Analysis by John Martin
Anglican Primates meet in Canterbury Jan. 11-16, their first meeting in five years. What are the chances of ending the stalemate that has effectively paralyzed the global Anglican Communion since the consecration of the Rt. Rev. Gene Robinson in 2003? Will the meeting make it though the week without the predicted walkout by at least four African leaders?
A key moment at the first-ever Primates’ Meeting at Ely in May 1979 sums up the dilemma of Anglicanism. Authority in the church was an agenda item. The Most Rev. Moses Omobiala Scott, Bishop of Sierra Leone and Primate of West Africa, a man descended from slaves, explained then that for him and the church he led, the locus of authority existed in his province’s General Synod. No one demurred.
Later the Rt. Rev. John Howe, the secretary general, added: “Leaders come to the various international Anglican bodies and consult. On their return home they will take into account the fruits of that consultation and make decisions according to the local constitution, culture, and circumstances.”
Here in practice was the principle of provincial autonomy, a principle stated by the first Lambeth Conference in 1867 and consistently repeated.
The hot topic for the first Primates’ Meeting was the ordination of women as priests. Even back then, many predicted it would split the global Anglican Communion. Some hoped or thought the primates would take the role of a Supreme Court or College of Cardinals, entering into judgment on Anglicanism’s controversies. When they met in 1979, however, it was immediately obvious they had no intention of taking that road.
Anglicanism was never a homogeneous entity and never amenable to central control. This is traceable to how the churches were formed in a colonial period that bequeathed a communion of episcopally led and synodically governed churches.
A useful analogy might be that Anglicanism is like the lithosphere, composed of several tectonic plates. Distinctive versions of Anglicanism exist on somewhat incompatible plates. One is the High Church version that grew out of the mission work of the venerable United Society for the Propagation of the Gospel (now US) and its satellites.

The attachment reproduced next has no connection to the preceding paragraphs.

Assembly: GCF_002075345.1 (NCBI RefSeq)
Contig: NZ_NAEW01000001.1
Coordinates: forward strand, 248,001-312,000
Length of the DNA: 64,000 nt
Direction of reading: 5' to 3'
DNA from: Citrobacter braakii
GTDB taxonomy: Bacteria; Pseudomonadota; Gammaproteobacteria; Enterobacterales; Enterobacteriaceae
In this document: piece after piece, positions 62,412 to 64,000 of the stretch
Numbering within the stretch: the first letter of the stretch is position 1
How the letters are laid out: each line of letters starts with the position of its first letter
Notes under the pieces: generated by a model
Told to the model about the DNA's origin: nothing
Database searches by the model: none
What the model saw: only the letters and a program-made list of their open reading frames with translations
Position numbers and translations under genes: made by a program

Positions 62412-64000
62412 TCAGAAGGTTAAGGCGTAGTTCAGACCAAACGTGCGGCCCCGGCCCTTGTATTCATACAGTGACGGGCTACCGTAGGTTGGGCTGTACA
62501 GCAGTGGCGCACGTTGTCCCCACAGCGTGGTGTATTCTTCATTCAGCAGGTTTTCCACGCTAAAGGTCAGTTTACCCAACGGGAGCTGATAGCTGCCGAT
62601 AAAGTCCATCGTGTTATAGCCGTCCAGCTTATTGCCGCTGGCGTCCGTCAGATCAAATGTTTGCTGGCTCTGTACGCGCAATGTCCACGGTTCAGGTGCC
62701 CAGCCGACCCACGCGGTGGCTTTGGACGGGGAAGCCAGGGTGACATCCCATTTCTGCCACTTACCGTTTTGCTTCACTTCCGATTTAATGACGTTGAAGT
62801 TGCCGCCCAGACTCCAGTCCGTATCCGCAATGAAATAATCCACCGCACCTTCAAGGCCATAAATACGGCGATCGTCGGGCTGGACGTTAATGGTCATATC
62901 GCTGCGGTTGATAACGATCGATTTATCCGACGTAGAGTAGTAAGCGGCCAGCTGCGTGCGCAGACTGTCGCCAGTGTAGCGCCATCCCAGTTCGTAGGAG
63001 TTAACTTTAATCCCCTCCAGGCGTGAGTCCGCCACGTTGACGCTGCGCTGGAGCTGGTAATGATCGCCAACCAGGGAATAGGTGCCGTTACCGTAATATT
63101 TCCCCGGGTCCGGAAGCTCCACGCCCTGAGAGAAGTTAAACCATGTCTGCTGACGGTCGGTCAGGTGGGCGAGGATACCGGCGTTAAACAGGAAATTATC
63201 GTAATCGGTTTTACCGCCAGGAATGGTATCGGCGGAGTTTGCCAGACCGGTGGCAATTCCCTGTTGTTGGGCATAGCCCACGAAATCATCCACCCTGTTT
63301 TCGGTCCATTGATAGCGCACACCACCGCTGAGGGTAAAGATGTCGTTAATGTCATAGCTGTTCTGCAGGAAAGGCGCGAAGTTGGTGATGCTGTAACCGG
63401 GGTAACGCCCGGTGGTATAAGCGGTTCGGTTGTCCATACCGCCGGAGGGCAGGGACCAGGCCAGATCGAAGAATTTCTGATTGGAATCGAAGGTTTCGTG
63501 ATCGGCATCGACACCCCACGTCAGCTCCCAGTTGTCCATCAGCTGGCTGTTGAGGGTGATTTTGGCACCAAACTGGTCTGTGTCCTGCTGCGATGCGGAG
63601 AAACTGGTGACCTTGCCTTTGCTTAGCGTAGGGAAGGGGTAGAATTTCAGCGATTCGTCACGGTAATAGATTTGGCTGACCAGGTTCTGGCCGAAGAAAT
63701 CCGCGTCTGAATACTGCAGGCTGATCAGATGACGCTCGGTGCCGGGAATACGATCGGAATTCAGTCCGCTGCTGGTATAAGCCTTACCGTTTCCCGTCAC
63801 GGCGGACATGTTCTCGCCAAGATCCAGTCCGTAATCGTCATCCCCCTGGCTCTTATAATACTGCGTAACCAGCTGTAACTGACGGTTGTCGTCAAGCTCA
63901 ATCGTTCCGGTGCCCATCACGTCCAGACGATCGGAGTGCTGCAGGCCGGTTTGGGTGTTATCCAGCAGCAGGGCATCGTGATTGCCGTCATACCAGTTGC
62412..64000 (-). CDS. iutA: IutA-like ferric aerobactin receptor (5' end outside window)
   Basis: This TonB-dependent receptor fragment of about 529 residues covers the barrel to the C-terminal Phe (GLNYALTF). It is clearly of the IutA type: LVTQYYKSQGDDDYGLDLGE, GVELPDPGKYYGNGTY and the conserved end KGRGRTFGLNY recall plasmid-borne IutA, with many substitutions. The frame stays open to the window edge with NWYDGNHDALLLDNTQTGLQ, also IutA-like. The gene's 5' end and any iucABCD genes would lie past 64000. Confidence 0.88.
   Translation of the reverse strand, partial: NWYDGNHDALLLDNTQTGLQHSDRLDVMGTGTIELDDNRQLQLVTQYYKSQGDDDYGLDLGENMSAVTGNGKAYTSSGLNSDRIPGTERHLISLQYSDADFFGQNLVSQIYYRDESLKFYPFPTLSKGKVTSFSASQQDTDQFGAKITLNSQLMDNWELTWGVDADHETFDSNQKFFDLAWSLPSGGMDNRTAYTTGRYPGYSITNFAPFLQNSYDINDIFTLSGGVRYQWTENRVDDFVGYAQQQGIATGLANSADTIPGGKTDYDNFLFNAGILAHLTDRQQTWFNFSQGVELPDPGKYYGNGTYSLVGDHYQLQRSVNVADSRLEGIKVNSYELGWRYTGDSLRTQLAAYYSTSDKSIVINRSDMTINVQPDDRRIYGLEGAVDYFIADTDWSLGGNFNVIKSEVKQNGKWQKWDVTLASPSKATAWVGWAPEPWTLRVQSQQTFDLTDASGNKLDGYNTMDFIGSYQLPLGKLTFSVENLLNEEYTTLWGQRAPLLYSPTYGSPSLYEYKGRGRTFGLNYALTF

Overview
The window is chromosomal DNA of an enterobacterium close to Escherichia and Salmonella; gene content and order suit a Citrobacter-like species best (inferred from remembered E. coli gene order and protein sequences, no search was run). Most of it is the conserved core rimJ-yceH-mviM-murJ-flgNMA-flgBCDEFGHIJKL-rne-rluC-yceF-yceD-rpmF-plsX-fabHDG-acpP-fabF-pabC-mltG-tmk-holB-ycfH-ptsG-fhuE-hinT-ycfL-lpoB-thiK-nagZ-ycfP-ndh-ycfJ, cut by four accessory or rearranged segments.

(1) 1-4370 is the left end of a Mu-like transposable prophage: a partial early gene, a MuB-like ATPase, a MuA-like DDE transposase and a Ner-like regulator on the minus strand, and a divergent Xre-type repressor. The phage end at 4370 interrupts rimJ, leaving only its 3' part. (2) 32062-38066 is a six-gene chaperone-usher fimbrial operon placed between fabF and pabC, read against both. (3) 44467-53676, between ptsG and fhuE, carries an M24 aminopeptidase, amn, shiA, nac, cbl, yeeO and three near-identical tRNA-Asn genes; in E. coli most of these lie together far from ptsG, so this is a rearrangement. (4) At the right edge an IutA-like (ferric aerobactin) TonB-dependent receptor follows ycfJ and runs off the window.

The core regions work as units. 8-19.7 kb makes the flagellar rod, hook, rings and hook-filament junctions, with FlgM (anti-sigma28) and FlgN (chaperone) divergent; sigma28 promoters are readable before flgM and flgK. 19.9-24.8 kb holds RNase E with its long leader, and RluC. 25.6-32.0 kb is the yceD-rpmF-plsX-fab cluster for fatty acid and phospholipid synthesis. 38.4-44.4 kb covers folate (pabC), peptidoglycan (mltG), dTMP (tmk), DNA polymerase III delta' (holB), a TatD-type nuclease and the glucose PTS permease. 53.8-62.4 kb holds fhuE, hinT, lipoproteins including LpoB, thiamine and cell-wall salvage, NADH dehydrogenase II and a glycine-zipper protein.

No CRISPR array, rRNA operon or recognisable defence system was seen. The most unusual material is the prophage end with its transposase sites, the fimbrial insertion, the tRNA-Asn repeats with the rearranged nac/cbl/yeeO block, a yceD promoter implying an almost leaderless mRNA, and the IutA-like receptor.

The more Protestant wing exists in three forms, described recently by Bowman Walton on Fulcrum’s website: “New York liberalism, Durham open evangelicalism, and Sydney confessionalism co-exist among other poles of a multipolar community united in service and mission.”
What united Anglicans were not doctrinal formulae but an intuitive commitment to something largely undefined, often given expression as “the Anglican way.” Something deep in Anglican DNA recognized others as familial, and this was visible in patterns of worship and even church buildings. Put simply, in the words of Archbishop Desmond Tutu, this was the key thing about Anglicanism: “We meet.”
For a century from the first Lambeth Conference it was possible for these varied dioceses and provinces to meet internationally by consensus. That worked through the era of airmailed letters. But the advent of the Internet and electronic media means that what happens in different parts of the world can be scrutinized immediately. Unilateral action by an autonomous province can be discomforting for Anglicans elsewhere. The consecration of Bishop Robinson, and similar subsequent decisions, proceeded despite calls for restraint. This prompted some leaders to demand a more stringent basis for unity.
The quality of preparation for this meeting seems to be of a different order than before. Under Archbishop Justin Welby’s sure hand the meeting has its own website and Twitter feed, with a flow of daily weblog posts. There is every possibility of a substantial wave of intercession.
You would think from media reporting and the blogosphere that the Anglican Communion alone is convulsed by controversy regarding human sexuality. Not so.
“There is not one mainstream church that is not struggling with questions of human sexuality,” said the Most Rev. Josiah Idowu-Fearson in a recent interview with the BBC.
He had just returned from attending for the first time the regular meeting of general secretaries of the main Christian world communions. Across many years some of these leaders have said they are taking their cue on how to act from what happens within Anglicanism.
So it is entirely possible that there will be a walkout in Canterbury next week. That would not signal the end for global Anglicanism. Since Anglicans are episcopally led but synodically governed, attempting to leave would move provinces into uncharted territory. The door to the Anglican household would always remain open.
But even at this late hour there is an opportunity and challenge to discover a deeper form of communion. Our world needs to see this demonstrated. Yes, sexuality is a vexed issue. But can global Anglicanism afford to remain immobile in a world that, as Pope Francis has said, may already be experiencing World War III?